The baseball offseason is often about change. But for contending teams like the White Sox, maintaining the status quo in certain areas is just as important to realizing championship dreams.
The South Siders would like to make sure their power-hitting ways carry over into 2021. Same with their 1-2 pitching punch of Lucas Giolito and Dallas Keuchel. And same with their bullpen, which was excellent in 2020.
Of course, to achieve that last one, there's some work to be done.
Closer Alex Colomé is a free agent. And while the White Sox have no shortage of talented relief arms that would be logical options for the ninth inning, bringing Colomé back would accomplish that goal of maintaining the status quo in the bullpen.
Colomé was darn near automatic in his two seasons as the White Sox closer after coming over in a trade with the Seattle Mariners. He converted on 42 of his 46 save opportunities, posting a 2.27 ERA in 83.1 innings of work. Though his first- and second-half splits revealed some potential concerns in 2019 — mostly over a lack of strikeouts — Colomé put any worries to bed with a lockdown 2020 campaign in which he surrendered just two earned runs in 21 appearances.
The win-now White Sox, as they showed by swapping out Rick Renteria for Tony La Russa in the manager's chair, are on the hunt for dependability. It's difficult to find a closer who's been more dependable than Colomé over the last several seasons.
"We're elated that we have him," Renteria said of Colomé at the end of the 2020 season. "He's a veteran who knows what he's doing. His pulse never rises above 50, 40, I don't know what it is. He's got ice in his veins. ... Certainly we wouldn't be where we're at without him."
More than just providing peace of mind for the team and its fans, though, Colomé has had an influence on the young arms who have sat in the bullpen with him the past two seasons. Aaron Bummer, Evan Marshall, Codi Heuer, Matt Foster, they'd all be candidates to succeed Colomé, if it came to that. But they also benefit greatly from his presence in the 'pen.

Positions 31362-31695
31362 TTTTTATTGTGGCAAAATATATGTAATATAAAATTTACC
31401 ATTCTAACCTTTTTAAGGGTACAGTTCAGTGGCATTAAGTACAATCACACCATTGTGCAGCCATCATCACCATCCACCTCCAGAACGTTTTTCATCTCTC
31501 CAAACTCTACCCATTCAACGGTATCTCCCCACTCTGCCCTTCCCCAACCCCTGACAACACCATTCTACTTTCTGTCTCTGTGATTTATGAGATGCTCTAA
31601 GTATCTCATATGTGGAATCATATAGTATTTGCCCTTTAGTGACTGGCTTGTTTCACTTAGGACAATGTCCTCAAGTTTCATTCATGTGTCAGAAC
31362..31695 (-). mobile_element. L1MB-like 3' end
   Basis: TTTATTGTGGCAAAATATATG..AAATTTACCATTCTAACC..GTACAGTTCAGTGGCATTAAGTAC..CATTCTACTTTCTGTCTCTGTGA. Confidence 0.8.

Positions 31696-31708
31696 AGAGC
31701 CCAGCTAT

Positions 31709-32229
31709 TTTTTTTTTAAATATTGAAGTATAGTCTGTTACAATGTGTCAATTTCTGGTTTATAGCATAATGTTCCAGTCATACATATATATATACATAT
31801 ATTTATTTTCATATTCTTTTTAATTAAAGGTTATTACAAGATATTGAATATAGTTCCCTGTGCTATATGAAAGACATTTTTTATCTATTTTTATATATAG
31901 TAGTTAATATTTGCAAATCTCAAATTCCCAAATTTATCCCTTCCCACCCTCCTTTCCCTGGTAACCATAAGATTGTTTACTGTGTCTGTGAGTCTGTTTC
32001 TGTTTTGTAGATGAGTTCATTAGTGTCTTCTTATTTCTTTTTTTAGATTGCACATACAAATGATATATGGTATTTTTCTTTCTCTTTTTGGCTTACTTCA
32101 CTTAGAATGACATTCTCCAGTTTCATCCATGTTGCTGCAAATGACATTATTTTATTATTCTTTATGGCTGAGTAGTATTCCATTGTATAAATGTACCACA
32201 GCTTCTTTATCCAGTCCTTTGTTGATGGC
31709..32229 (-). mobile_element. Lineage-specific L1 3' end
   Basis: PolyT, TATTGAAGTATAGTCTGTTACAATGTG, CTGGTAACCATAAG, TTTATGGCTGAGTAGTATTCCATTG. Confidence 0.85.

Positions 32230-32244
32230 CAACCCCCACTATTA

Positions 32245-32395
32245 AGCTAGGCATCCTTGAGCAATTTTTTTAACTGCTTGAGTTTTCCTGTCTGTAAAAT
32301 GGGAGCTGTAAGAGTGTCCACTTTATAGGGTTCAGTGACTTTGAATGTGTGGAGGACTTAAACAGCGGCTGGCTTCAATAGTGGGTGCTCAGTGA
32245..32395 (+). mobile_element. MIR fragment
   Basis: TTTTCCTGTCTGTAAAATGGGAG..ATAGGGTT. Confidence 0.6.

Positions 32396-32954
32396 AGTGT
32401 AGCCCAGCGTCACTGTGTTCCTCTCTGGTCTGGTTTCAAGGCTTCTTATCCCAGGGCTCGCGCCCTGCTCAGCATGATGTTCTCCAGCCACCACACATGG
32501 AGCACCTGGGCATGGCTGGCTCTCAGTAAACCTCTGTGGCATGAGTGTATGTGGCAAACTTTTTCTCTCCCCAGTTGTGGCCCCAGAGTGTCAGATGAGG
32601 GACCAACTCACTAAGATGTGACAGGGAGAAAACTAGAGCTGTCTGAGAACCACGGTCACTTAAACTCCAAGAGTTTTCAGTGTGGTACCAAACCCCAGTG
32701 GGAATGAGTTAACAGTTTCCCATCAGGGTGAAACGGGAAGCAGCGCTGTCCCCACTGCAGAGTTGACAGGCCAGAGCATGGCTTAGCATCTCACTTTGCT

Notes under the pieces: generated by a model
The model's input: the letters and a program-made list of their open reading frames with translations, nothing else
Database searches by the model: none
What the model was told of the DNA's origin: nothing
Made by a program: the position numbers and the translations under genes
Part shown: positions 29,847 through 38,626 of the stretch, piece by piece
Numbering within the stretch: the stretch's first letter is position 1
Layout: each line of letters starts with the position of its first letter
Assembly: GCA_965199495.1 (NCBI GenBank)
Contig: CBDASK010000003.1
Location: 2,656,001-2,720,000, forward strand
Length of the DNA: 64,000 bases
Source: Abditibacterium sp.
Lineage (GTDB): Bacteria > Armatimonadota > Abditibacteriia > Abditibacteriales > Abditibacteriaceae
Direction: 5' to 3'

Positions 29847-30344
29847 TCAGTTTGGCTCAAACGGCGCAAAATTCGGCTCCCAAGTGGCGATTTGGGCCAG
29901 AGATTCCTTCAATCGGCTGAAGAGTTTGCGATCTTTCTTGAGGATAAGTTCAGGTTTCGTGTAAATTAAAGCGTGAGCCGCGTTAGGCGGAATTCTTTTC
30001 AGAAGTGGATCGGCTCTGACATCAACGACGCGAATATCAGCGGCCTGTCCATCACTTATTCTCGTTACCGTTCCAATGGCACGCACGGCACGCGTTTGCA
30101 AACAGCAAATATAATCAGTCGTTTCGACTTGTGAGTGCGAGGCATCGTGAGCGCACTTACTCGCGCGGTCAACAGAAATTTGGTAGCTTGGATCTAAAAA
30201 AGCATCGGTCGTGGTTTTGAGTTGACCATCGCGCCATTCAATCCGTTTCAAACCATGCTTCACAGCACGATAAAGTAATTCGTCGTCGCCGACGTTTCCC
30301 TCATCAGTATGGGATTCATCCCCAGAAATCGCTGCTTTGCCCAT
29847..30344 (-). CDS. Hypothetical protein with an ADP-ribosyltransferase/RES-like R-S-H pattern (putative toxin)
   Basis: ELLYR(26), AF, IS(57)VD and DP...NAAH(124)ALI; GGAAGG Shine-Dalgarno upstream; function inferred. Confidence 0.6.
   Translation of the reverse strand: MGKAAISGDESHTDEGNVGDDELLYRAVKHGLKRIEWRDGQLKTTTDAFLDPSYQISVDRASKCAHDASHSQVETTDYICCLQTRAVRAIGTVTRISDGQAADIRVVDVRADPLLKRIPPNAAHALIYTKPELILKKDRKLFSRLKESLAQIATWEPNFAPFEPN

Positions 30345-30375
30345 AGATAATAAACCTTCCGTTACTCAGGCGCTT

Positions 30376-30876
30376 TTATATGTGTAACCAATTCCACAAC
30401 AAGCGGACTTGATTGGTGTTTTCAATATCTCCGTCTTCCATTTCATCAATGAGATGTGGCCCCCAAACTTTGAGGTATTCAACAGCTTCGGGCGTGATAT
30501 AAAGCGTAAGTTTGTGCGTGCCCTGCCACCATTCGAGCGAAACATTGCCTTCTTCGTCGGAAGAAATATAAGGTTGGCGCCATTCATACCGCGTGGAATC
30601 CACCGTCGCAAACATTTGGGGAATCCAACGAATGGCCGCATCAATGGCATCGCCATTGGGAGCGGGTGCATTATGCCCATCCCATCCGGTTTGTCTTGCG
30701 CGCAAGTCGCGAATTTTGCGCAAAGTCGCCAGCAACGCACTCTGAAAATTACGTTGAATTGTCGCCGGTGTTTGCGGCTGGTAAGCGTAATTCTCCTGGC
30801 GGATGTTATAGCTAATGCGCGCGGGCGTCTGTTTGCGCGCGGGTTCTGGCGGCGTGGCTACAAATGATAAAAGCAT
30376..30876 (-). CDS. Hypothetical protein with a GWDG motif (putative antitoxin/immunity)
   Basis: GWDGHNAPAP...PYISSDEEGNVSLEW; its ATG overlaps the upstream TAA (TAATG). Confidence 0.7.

"I love watching him do his thing," Heuer said. "He’s been doing it for a while now. He’s our horse, the 'Caballo.' Every time I see him get up and get his work day in and come out and close the game for us, I try to watch really closely because he’s been doing it for a while and doing it right for a reason. I’m trying to pick up little things here and there and see what makes him click."
"Everybody loves to watch Colomé throw because he's the man," Foster said. "It's definitely awesome to see him go out there. He goes out and attacks with the two pitches. And it doesn't matter who's up or what the situation is, when Colomé goes out there, we know that the job's going to get done and we're going to get away with it."
Bringing Colomé back doesn't just lock down the ninth inning for the White Sox. It allows them to keep those other hurlers in the roles they flourished in last season. That shortens the game for the starting pitchers and goes even further to accomplishing the goal of dependability in the late innings.
There are other really good closers on the free-agent market this winter, chiefly Liam Hendriks and Brad Hand. And the White Sox might have a future All-Star closer already in their bullpen, be it Bummer, Heuer or even Garrett Crochet. But Colomé is a known commodity and a very good one, at that. The White Sox head into 2021 with championship expectations, and the more reliability they can accumulate, the better.